4. Review your portfolio and investment policy- Make sure your investments still align with your evolving goals. You may need to revisit your investment objectives, factoring in life circumstances, family changes, etc. Additionally, you should address your asset allocation (how much you hold in stocks, bonds and cash) and compare your current allocation with your liquidity, income needs, risk tolerance and time frame.

  5. Plan for year-end charitable giving- Check out our blog, 2021 Year End Giving Guidelines. Giving to charity this time of year is a smart move – not only will you be benefiting those less fortunate around the holidays, but your donations can provide you with valuable tax deductions. As our blog mentions, you can consider investing in a donor advised fund, which allows you to make a tax-deductible contribution to the fund and then recommends grants from the fund to a specific public charity. This is great for year-end tax planning if you’re not yet sure which charities you would like to support but want to get the tax deduction before year end.

  6. Consider wealth transfer strategies- Wealth transfer strategies require periodic updates. Some strategies may be limited by the BBBA, including the use of grantor retained annuity trusts and the estate tax exemption (could decrease from $11.7% per person to approx. $6 million per person).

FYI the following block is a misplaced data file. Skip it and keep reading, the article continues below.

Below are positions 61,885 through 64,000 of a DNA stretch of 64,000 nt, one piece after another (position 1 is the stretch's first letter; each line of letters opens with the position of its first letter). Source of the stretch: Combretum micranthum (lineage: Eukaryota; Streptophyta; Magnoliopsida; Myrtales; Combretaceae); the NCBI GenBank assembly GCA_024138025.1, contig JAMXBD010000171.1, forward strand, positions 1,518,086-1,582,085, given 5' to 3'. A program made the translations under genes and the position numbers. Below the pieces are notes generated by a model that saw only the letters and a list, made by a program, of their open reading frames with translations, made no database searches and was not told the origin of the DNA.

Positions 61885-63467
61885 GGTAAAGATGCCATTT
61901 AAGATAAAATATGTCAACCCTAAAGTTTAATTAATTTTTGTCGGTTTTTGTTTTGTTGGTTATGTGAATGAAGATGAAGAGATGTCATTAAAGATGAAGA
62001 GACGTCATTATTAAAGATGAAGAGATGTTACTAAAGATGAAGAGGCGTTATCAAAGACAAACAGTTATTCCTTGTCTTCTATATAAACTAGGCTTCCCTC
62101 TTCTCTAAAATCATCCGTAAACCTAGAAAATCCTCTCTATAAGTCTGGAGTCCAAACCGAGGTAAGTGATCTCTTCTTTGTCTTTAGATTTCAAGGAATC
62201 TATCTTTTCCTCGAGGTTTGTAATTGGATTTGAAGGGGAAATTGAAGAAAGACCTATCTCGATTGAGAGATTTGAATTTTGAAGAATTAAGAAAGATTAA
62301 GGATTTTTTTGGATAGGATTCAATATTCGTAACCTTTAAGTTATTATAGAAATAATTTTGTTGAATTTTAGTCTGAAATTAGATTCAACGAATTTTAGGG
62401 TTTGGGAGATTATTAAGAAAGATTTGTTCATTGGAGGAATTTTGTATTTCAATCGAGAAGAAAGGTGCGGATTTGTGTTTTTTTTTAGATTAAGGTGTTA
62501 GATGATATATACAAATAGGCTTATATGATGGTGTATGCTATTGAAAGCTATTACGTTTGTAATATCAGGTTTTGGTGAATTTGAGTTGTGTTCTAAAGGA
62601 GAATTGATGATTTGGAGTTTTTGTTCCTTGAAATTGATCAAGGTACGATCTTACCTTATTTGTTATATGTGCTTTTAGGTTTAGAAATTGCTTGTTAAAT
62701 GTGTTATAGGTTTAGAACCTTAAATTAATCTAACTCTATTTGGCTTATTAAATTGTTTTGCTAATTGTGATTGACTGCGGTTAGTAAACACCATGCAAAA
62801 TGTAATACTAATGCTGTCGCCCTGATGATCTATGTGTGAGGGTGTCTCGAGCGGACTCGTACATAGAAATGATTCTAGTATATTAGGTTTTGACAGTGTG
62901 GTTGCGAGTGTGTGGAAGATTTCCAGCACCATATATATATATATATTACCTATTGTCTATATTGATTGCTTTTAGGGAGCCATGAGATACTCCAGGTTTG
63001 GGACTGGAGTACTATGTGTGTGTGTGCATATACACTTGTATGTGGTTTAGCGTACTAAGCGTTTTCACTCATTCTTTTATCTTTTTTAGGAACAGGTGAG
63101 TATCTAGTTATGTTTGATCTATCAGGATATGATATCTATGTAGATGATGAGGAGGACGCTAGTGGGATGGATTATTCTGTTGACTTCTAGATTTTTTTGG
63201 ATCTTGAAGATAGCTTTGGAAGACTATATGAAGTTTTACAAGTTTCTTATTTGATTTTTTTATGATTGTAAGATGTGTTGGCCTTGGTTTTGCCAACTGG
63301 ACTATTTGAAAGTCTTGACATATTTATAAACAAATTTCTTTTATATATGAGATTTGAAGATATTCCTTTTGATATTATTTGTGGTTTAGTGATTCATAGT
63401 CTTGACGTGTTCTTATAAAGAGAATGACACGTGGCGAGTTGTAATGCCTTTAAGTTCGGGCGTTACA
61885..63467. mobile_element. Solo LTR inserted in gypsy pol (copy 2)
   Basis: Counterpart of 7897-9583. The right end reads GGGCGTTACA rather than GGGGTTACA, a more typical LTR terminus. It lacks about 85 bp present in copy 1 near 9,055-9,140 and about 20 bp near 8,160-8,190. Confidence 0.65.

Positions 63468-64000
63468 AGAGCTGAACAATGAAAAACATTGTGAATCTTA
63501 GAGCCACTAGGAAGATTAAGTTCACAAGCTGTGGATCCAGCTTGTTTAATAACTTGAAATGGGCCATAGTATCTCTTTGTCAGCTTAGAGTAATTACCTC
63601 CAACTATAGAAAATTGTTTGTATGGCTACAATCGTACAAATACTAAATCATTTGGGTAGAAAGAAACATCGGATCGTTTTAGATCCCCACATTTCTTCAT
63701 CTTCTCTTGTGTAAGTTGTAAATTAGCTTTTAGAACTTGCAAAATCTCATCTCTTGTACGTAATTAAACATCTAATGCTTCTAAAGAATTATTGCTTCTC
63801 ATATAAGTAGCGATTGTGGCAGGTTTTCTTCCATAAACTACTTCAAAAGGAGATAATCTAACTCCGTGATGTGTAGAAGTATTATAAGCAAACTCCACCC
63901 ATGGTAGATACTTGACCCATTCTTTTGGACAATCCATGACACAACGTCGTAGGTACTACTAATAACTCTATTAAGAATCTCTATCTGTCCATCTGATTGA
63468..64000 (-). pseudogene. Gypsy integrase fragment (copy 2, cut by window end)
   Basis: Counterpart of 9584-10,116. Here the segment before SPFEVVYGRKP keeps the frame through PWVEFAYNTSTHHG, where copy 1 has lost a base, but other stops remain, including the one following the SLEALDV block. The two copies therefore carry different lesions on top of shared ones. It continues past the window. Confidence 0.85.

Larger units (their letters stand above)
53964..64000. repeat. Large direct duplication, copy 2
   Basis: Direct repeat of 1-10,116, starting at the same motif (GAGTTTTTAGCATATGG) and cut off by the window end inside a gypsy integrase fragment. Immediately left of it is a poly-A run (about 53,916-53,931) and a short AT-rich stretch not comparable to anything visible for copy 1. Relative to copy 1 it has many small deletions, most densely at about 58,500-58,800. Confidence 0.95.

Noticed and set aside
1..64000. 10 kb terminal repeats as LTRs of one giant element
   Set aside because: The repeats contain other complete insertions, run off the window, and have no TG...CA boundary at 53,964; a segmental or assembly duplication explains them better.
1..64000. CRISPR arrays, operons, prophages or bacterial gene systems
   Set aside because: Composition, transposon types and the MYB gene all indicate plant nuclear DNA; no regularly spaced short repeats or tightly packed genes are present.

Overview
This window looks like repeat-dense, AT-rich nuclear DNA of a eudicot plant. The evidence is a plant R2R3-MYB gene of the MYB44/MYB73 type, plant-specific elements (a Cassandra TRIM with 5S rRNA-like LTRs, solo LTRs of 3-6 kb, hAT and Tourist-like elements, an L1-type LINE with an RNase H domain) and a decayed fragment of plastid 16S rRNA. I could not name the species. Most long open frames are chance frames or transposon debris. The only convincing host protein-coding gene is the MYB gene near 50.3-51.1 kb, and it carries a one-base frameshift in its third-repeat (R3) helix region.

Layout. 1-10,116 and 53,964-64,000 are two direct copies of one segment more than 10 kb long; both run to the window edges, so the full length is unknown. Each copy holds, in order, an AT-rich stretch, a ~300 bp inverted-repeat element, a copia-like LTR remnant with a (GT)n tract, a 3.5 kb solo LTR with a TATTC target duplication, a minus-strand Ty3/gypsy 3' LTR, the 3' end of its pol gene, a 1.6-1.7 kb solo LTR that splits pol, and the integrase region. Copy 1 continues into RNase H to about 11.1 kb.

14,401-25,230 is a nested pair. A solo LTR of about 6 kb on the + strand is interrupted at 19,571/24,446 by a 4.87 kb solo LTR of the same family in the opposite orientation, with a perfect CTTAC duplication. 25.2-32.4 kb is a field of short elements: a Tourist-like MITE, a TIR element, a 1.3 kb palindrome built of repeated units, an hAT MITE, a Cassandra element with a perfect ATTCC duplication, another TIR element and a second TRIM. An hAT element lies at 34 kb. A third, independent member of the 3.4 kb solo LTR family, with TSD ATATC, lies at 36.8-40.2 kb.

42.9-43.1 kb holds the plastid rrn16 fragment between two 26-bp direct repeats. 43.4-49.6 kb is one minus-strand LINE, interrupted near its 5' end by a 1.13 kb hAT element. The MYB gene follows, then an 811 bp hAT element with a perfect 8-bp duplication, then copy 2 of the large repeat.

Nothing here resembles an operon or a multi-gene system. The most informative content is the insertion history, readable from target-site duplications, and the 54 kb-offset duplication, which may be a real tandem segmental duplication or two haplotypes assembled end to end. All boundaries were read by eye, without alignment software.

7. Review your cybersecurity habits- Check out our blog, 2021 Dirty Dozen Tax Scams for a list of the most current cyber scams and tips for protecting yourself online. Recent cyber threats include pandemic related scams, social media scams and fake charities. Make sure you review your privacy settings on social media, and NEVER click on suspicious links or email attachments.

  8. Plan for Qualified Charitable Distributions (QCD)- Check out our blog, Tax Saving Strategy: Qualified Charitable Distributions (QCDs). A QCD can help you lower your taxable income and benefit the charities of your choice, because it does not have to be included in your income. It is considered an “above the line deduction” meaning that it is a reduction in your gross income as opposed to a potentially limited itemized deduction. You can donate up to $100,000 per spouse directly from your IRAs.

  9. Revisit your insurance policies- Review your existing coverage and assess whether it still makes sense for your situation. Have you invested in life insurance yet? Although in some cases life insurance comes with high premiums, it is a crucial element of financial planning, and something that will help secure a more stable financial future for your loved ones when you’re gone. Life insurance is subject to underwriting based on your health, so it is best to consider purchasing a policy when you are young and healthy.

Questions? Contact us.